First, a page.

Marcello On Fallout From the Speaker Fight
State Representative Michael Marcello (D-Scituate), who lost the battle last month to succeed Gordon Fox as House speaker, says he's unsure if members of the faction that backed him will try to increase their numbers by supporting primary challengers this September.
For now, "From my speaking with members of the House, they're giving this current speaker a trial period," Marcello says, "so if he does well in the next three or four months, then it will be hard to challenge him. If he doesn't deliver, then there might be a challenge. But it's a wait and see. I think everyone is willing to give him a test period, including myself."
Speaking Thursday during a taping of RIPR's Bonus Q+A, Marcello offered this answer when asked if the generally more progressive bloc of supporters that rallied around him will try to bulk up their support by backing legislative candidates in the September 9 Democratic primary:
"I don't know," Marcello says. "It's hard to say. It depends who's running and what not. I mean, my intention is to run my own race and see what happens. I'm sure there will be some retirements, as there always are, and what not, but at the end of the day, we have to move the state forward."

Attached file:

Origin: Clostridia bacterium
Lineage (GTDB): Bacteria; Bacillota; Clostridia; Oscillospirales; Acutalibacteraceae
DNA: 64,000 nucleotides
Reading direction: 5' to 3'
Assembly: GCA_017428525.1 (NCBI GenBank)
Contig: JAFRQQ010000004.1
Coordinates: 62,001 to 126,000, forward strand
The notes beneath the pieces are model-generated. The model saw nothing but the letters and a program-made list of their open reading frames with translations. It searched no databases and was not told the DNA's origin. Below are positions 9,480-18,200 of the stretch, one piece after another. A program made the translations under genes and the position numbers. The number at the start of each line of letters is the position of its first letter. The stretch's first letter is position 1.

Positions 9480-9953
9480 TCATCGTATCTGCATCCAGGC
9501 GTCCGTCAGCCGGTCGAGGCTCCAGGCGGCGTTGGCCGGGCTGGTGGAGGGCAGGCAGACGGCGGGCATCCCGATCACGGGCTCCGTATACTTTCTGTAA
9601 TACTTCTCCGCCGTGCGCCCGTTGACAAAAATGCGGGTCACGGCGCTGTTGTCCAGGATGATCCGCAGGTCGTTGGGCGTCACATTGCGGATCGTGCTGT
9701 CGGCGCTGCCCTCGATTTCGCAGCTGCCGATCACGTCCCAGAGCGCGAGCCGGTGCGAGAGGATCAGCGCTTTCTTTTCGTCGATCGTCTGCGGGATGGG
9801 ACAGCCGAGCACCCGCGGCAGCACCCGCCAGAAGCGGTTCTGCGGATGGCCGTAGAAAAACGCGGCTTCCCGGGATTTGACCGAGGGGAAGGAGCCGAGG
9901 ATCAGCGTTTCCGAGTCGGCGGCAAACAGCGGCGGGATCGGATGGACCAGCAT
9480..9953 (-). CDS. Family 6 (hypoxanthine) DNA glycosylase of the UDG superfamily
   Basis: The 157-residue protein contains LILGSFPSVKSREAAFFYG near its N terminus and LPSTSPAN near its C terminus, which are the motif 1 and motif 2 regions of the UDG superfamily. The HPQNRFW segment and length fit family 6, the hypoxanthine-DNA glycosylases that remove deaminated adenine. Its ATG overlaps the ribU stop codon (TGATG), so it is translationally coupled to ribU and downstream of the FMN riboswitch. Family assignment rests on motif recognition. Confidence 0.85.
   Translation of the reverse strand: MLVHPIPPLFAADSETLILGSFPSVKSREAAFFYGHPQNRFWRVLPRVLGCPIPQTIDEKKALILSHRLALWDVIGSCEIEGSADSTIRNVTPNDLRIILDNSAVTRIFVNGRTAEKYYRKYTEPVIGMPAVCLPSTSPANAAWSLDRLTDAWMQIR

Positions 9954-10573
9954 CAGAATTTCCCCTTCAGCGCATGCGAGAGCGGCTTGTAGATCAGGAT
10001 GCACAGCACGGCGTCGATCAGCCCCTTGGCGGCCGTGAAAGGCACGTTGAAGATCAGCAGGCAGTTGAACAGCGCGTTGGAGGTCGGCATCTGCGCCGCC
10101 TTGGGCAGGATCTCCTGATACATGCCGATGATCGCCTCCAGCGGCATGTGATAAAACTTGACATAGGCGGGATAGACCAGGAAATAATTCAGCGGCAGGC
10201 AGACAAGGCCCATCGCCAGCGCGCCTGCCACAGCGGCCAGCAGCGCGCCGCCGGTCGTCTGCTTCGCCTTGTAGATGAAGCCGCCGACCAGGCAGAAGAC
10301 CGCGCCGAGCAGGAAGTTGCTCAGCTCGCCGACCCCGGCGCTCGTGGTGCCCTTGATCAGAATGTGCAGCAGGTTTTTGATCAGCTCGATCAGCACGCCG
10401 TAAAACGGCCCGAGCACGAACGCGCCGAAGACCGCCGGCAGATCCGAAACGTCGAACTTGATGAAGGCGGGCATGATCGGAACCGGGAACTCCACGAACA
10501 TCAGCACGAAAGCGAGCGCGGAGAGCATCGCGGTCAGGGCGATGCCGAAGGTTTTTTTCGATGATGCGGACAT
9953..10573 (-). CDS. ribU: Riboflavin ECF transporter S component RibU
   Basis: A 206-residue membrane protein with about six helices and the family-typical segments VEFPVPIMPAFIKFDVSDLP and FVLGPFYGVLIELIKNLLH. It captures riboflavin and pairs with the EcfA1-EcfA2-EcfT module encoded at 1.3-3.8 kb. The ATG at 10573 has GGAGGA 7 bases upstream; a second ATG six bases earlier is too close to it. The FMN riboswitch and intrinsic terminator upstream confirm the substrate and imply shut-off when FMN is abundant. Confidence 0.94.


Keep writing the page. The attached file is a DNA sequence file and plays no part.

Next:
But Marcello says Mattiello faces a challenge in keeping together the coalition that elected him as speaker.
"I think the speaker's coalition is really a hodgepodge of people who don't want to the pay 38 Studios bond money and people who don't want to pay the [Sakonnet River Bridge] tolls, and I just don't see where the $40 million price tag on the tolls -- how you can get a budget through with this tight economy without having some kind of toll on that bridge."
"So it's going to be very difficult," Marcello continued. "[Mattiello's] got a very difficult job to try to keep that vote together. You need 50 votes to pass the budget and I'm not sure at this point that he has it. But again he is the speaker and has a lot of tools in his chest to get those votes."
Fox, who had been speaker since 2010, resigned March 22 -- one day after state and federal investigators raided his East Side home and Statehouse office. The reason for the probe has not been made public.
Marcello says Mattiello is wrong to sound a lukewarm message about voting in this session on legislation that could restore the state Ethics Commission's oversight of the General Assembly.
"I was disappointed to hear him say that he thought the ethics reform bill was a feel-good measure," Marcello says. "I think that was a poor choice of words on his part. Let's not forget. It was the voters of this state who put the Ethics Commission's oversight over the General Assembly in the 1986 constitutional amendment; It was an unelected court who took it away. The voters need to be given an opportunity to [have that] put before them again and decide whether or not the legislature, the only elected branch in state government that is currently not under ethics review -- we need to change that."
Marcello, who emerged as his faction's speaker candidate after several iterations of leadership during the fast-moving speaker fight, has said he doesn't expect to pursue the speakership again.
You can hear Marcello during Political Roundtable on RIPR at 5:40 and 7:40 a..m. Friday, and Bonus Q+A at 6:40 and 8:40 a.m.